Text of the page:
Reader Question: Mindless Oil Change Monitor?

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Here’s the latest reader question, along with my reply!

John asks: My 2014 V6 Mustang oil change monitor is down to 15 percent.  I only have 2,200 miles since the last oil change.  The car is driven infrequently – but 10 to 50 miles per trip.  Does the oil minder actually measure oil degradation or is it an arbitrary time\mileage factor?

My reply: According to Ford (see here) the Intelligent Oil Life Monitor (IOLM) in your car triggers a service reminder according to how the vehicle is driven, based on “several important factors” (e.g., trip duration, periods of “extended” idling and so on) rather than just mileage/time intervals.

The type of driving you do appears to qualify – per Ford – for the “severe” (but not “extreme”) changeout intervals, which are shorter than “normal.”

My attitude toward oil/filter changes is to err on the side of caution given the relatively low cost of oil/filters vs. the very high cost of major engine work/replacement.

So, if the the IOLM says it’s time to change, I would.

. . .

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5 COMMENTS

  1. Unsure if the monitoring system physically samples and measures the condition of the oil, or if ancillary data such as time at temperature, run time, oil pressure, total engine revolutions, etc., aren’t kept by the car’s computer then sent into an algorithm to compute oil life. My ’14 VW Jetta has 10k service intervals, and I am like with other guy’s opinions here: I will not wait that long to change the oil.

  2. Ford achieved twice as long intervals on my ’12 Mustang by using twice as much oil. (8qts)

    Anyway the ford oil reminder light seems to keep track of time and driving style and distance. I haven’t found an issue with it thus far except for draining oil that was perfectly good IMO (low mostly hwy mileage but in the engine for a year) should the warranty be needed.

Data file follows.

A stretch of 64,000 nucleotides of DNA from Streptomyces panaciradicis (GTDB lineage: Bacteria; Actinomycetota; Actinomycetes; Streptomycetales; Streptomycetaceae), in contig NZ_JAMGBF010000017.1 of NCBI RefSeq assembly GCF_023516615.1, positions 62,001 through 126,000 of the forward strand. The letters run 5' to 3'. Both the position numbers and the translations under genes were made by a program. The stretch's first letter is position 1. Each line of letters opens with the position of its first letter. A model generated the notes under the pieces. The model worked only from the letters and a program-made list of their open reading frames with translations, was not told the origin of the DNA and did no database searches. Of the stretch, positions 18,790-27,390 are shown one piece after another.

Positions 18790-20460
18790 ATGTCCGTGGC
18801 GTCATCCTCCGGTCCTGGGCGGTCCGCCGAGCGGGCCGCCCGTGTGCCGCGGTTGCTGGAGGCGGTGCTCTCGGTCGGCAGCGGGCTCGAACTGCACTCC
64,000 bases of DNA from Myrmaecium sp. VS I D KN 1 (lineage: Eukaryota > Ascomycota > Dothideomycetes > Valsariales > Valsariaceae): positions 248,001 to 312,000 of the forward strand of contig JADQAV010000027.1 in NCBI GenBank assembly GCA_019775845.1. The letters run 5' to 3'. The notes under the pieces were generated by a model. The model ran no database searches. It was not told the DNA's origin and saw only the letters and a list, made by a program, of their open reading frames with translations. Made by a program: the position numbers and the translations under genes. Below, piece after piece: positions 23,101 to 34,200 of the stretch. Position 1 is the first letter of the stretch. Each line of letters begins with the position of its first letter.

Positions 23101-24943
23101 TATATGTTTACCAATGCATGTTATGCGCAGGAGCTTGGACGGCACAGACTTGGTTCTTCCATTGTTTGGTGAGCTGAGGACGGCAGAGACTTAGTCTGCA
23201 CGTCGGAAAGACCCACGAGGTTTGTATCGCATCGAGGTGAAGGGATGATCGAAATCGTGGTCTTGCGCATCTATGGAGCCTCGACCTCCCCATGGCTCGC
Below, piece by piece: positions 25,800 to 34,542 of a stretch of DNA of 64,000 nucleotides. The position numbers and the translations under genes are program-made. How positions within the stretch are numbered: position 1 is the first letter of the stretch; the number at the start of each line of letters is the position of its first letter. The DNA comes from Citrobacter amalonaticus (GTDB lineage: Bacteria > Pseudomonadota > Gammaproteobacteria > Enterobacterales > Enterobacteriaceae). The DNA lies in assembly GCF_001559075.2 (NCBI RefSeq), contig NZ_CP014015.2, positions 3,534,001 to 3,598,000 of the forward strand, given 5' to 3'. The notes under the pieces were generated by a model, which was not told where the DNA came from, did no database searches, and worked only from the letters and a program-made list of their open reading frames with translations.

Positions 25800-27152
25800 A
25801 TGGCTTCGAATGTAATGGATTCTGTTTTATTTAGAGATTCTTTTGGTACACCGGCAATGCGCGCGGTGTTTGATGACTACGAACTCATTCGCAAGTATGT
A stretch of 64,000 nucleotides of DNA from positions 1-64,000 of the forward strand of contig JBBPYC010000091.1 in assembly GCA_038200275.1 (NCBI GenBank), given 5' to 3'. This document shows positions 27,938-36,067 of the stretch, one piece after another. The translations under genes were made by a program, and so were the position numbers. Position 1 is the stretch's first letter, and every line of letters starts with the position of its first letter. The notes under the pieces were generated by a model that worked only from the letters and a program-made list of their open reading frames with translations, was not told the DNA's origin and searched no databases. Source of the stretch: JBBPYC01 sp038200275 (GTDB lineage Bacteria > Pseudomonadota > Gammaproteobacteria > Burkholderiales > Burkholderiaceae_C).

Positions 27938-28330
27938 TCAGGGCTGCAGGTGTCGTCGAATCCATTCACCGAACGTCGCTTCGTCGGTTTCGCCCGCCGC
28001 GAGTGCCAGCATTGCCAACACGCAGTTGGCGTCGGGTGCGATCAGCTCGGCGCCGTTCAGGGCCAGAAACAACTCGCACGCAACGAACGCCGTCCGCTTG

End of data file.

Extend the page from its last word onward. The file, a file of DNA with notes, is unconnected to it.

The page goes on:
3. We usually change at about 50% on the oil condition indicator, which is usually around 6K miles.

    But that’s virtually ALL highway driving as we don’t drive the car anywhere unless we are going out on the highway.

    • Zane, changing oil and filter is all about how a vehicle is driven, how long it takes to put on the mileage and the oil and filter itself.

      I changed a few of my friend’s vehicles over to Amsoil because they drove mileage almost like a trucker, in fact, at times, more than a trucker. They’ve had their oil checked at 25,000, what Amsoil says it will do and found out it was still doing a good job. One guy figured up how much he’d saved and wouldn’t even hear of changing to anything else and yes, his cars lasted virtually forever. He got away from Honda and began driving the Toyota Avalon using Amsoil oil and filters. I guess he still has it and drove it probably 100,000 miles per years.

      In the case of changing oil, it isn’t what you think you know but what you can find out with things such as oil evaluations at varying mileage.

      A common number of miles for newer big rigs with engines like the Cummins ISX(extremely clean piston design allowing almost no carbon into the crankcase) is 22,000 miles. I know a guy who had nearly 960K on one of these when the head developed a crack in an injector seat. He decided to overhaul it. Once he had the old engine completely disassembled he found the main bearings to measure the same as new. He found not a mark on a piston skirt and rings still well within spec, nearly like new. The rest of the engine was pretty much the same. He said for a fact he wished he’d have simply fixed the head and got another million miles out of it or traded when the rest of the truck was getting to need more parts replaced. As an aside, he substituted a gallon of GL5 for engine oil every change. I never heard of anyone doing that but a “like new” engine at 960K you can’t fault.

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